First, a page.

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CHARISMA - European collaboration

European collaboration in the field of the conservation and restoration of cultural heritage.

CHARISMA (Cultural Heritage Advanced Research Infrastructures: Synergy for a Multidisciplinary Approach to conservation/restoration) is a European funded project in which 22 partners consisting of museums, universities and research institutions collaborate.

Charisma, the website

Homepage of the website of CHARISMA.

The key concepts in CHARISMA are multidisciplinary, scientific level research on cultural heritage and collaboration. This programme connects scientific knowledge in the field of cultural heritage to advanced technology. Innovation and the further development of standards go hand in hand with knowledge exchange. Through the integrated approach a knowledge network has been created with scientific research, conservation and technical art history as the cornerstones. Collaboration optimizes access to existing international scientific infrastructure.


The CHARISMA consortium consists of 22 international participants. The RCE is involved in a large number of CHARISMA subprojects that are grouped under three main activities: Joint Research Activities, Networking and Access.

Joint Research Activities

New analysis techniques and methods are developed and/or modified under CHARISMA activities. For RCE the emphasis lies on research into natural and synthetic dyes. The key question was how the path can be traced from analytical results back to the original material. For example, tracing a dye identified from a textile back to the plant from which the dye was extracted in the past.

Textile dyeing workshops

By researching the cultivation conditions, recipes and procedures, and making reconstructions, the production process of dyes can be formulated. During three workshops textile dyeing was carried out following old recipes and sometimes using newly cultivated plants. This resulted in the reconstruction and identification of a range of dyes. By dyeing varying tints the resulting palette was refined and subsequently, organic pigments could be reproduced from this rich palette of colours.

Thanks to analytical techniques this research has contributed to the evidence-based interpretation of the original appearance of cultural material, an aspect that can dramatically change over time. For example, the faded colours of textiles can be resurrected using this approach. At the same time, the study provided an important contribution to an integrated scientific methodology.


Knowledge of cultural heritage is shared through symposia, expert meetings, CHARISMA workshops and training courses. The RCE is fully involved through participating and organising such events. For instance, in 2013 the RCE organised a course on stone conservation with participants from 15 countries. The participants' contributions of case studies provided a diverse overview of practical problems and signified an addition to knowledge transfer on the latest developments in stone conservation by international experts.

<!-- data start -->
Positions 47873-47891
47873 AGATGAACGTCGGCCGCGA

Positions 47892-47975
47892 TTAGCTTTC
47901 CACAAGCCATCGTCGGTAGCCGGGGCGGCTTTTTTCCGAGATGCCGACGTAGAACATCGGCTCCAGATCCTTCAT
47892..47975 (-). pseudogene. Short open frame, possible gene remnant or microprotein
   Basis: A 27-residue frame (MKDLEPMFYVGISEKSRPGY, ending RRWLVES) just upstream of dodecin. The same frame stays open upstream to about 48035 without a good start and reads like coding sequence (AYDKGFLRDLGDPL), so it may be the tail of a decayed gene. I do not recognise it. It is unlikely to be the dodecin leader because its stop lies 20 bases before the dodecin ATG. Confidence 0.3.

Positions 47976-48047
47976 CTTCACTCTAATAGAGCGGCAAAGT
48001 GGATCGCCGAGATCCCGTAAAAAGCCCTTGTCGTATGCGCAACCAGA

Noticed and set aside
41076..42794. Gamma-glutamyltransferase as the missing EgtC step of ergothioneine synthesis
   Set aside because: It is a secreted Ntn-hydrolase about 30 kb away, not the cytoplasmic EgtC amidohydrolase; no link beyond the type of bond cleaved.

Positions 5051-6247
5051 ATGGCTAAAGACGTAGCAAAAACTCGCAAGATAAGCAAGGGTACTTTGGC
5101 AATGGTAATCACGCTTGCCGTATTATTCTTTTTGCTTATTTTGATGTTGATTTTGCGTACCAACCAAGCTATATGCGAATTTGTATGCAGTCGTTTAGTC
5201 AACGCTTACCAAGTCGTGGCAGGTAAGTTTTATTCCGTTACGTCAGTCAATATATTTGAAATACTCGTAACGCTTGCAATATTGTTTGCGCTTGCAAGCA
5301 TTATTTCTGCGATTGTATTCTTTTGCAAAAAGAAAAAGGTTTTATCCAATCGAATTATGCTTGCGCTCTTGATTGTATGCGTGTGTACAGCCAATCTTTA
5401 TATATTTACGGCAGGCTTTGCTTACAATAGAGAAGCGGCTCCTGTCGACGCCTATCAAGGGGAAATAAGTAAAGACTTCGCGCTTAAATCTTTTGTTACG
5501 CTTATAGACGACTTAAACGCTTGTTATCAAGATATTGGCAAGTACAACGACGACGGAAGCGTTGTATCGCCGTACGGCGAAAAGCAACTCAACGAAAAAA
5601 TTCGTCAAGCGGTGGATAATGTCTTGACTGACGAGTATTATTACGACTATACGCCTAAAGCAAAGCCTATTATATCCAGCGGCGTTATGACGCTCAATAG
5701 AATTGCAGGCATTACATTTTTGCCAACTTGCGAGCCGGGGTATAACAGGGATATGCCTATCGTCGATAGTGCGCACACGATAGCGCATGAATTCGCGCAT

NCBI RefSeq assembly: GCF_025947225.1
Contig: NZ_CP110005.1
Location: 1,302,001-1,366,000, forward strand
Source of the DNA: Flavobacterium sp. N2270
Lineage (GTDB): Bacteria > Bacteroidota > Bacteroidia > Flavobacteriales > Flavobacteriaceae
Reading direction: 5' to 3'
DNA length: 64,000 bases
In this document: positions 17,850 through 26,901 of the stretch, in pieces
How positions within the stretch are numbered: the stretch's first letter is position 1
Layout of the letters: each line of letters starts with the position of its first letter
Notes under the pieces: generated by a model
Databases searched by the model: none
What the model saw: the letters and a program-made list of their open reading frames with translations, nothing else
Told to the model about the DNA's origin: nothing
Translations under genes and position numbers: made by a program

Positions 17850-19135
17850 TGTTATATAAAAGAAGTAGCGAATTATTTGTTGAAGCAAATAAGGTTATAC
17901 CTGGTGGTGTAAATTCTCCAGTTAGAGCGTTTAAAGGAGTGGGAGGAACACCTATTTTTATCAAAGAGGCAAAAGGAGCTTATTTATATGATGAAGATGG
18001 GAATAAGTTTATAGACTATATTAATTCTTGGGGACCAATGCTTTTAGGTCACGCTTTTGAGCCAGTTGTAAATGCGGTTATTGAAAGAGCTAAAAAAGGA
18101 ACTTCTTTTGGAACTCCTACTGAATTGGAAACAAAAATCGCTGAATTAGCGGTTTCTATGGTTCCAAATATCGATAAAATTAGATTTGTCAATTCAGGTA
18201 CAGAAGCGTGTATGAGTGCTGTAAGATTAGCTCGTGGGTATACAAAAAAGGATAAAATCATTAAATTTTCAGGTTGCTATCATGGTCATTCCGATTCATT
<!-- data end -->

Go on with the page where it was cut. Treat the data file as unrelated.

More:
A guideline for monuments

One example of a network subproject was the formulation of a questionnaire that defines the conservation problems of a monument, building or site in a structured manner. The guideline is based on common issues, but also takes specific materials as a starting point. The aim is to assist experts in finding solutions to problems in cultural heritage conservation practice.


Consortium partners open their doors to foreign guest researchers. This involves facilitating access to archival materials, instruments and the consortium's body of knowledge for professionals in the cultural heritage field. For instance, Applications can be submitted for travel and research costs.


The RCE is involved in ArchLab, the provision of RCE research data (in the form of file folders) held by the RCE library in Amsterdam. Samples from the archive can also be analysed once again using techniques that were previously unavailable. In addition, applicants are able to exchange ideas on the subject with RCE researchers, which yields fresh knowledge and new contacts and sometimes a co-written article such as that on 'green cleaning'.

The following projects have been carried out at the RCE:

- Green cleaning - Green solution to cleaning polychrome surfaces: enzyme and ionic liquids-based systems (Irina Sandu, Portugal);
- The red road of the Iberian expansion: cochineal and the global dye trade (Ana Serrano, Portugal);
- EMIR: The Early Medieval Iron Weapons from Rhenen- Donderberg (NL) (Evelyne Godfrey, United Kingdom);
- Late Turner: Materials and techniques investigated 1987-1995, reassessed 2011-14 to be made available to a new generation of researchers (Joyce Townsend, United Kingdom);
- SOAC: An examination of the cause of water sensitivity in 20th C. manufactured artists oil paints (Aviva Stock Burn, United Kingdom);
- Cuyp technical study: An Investigation into the Materials and Techniques of paintings by Aelbert Cuyp and the School Dordrecht (Libby Sheldon, United Kingdom);
- EURODYE: Dyes in textiles from Romanian collections in a European context (Irina Petroviciu, Romania).